Australian energy retailer Origin Energy has outlined how a virtual power plant (VPP) and large-scale battery storage will allow it to replace coal in its power mix.
Origin has been planning for the retirement of Eraring, a 2,880MW black coal power plant, proposing to build a 700MW battery energy storage system (BESS) project on the site instead and issuing a call for suitably qualified firms to install the BESS early last year.
Earlier this year, the company said it planned to close Eraring down in 2025, not 2032 as originally intended. Origin cited that coal was no longer economically able to compete with the emergence of renewables and now storage in Australia, particularly in the revised and updated structures of the National Electricity Market (NEM).
In a presentation to investors this morning, Origin Energy executives said the battery storage project will be built in two stages: an initial 460MW stage 1, with a later 240MW expansion in stage 2.
A Final Investment Decision is expected on stage 1 during this year. Although initially Origin had announced that the entire 700MW project would be four-hour duration, the company said today that stage 1 will be two-hour duration (460MW/920MWh).
The battery technology would be used for intra-day energy arbitrage, reducing capacity hedging costs for the company’s retail business and in Frequency Control Ancillary Services (FCAS) and other ancillary services markets.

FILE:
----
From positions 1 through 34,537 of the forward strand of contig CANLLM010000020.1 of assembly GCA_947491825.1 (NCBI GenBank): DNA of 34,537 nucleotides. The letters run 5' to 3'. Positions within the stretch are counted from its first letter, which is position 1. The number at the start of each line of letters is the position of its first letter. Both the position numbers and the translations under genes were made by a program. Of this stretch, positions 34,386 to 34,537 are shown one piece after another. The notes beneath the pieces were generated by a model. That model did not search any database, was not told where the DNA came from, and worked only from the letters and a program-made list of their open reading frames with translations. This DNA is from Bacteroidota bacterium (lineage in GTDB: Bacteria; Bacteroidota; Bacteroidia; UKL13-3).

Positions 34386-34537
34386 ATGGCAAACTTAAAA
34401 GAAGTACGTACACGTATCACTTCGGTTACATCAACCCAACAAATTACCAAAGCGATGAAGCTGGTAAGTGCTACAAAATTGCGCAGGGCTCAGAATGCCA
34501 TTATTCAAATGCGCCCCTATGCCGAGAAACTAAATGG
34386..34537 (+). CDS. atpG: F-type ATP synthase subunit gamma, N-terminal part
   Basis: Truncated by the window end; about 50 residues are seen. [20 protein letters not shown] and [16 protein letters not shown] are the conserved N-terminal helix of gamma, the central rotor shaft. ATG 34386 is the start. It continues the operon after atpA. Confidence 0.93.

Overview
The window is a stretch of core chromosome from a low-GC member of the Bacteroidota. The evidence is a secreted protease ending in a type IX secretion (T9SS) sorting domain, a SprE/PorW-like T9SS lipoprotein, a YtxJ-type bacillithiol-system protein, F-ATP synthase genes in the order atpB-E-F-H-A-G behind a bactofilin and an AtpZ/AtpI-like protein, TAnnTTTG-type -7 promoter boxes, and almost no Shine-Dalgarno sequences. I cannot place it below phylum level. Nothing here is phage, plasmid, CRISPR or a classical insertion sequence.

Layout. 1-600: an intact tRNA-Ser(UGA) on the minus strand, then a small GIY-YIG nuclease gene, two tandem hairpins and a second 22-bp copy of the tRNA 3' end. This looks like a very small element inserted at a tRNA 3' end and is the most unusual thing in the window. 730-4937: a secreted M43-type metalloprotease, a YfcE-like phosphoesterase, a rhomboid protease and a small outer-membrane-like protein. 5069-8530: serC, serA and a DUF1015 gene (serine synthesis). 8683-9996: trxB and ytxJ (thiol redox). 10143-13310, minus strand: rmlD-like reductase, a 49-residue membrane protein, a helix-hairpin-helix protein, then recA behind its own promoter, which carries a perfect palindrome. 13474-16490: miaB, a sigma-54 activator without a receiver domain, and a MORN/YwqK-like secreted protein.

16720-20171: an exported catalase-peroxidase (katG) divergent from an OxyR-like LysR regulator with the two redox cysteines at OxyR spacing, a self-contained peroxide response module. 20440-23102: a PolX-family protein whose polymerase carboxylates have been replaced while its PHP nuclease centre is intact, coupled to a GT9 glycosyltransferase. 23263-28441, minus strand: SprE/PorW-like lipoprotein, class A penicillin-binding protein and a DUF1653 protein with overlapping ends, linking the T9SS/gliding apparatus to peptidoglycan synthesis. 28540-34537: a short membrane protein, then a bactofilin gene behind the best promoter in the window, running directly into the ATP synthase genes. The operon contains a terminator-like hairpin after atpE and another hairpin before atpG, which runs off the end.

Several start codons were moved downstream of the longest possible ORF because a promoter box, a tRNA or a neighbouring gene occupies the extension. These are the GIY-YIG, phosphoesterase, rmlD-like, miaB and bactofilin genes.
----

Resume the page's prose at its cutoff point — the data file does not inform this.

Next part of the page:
Coal retirement frees up Opex
Firming capacity would also be provided by Origin’s VPP, which currently has around 200MW of assets under control. The VPP, which aggregates together customers’ distributed energy resources (DER) like batteries, hot water systems and air conditioning units, provides very low-cost capacity which can partially replace Eraring, the company said.
It aims to grow the VPP to around 2GW, using it like a peaking asset to move energy load from high demand periods to low demand periods. While it requires the enrolment of a large customer base, the VPP asset tends to have very low or even no upfront capital costs to establish, as well as being low cost to operate.
Closure of the Eraring coal plant will also allow Origin to grow low cost renewable generation, the company said, whether buying in from the NEM or building or contracting for renewable energy projects.
It is also considering further battery storage projects as well as the possible expansion of its Shoalhaven pumped hydro energy storage (PHES) plant. Further investments in batteries could include building the company’s own projects or contracting for capacity from third party-owned assets.
Origin’s presentation noted that the company holds sites with grid connections across the mainland NEM regions already, due to its existing fleet of generation assets.
However, a large amount of balancing will continue to come from Origin’s 3GW fleet of thermal peaking capacity plants. These remain cheap to own and are expected to be called on more frequently as coal retires.
Former coal plant sites are being considered for redevelopment with solar-plus-storage or standalone energy storage projects in parts of the world where coal is in its most rapid decline, including parts of the Mid-Western US.
In Australia, another integrated energy group EnergyAustralia said in March 2021 that it would build a 350MW/1,400MWh BESS at the site of Yallourn, a coal power station in Victoria scheduled for retirement in 2028.
In the case of both Yallourn and Eraring, cost of running the coal power plants has been cited as another reason for their effective obsolescence in the market, with Yallourn costing EnergyAustralia about AU$200 million (US$147 million) to AU$300 million per year to run and Eraring costing Origin about AU$95 million a year.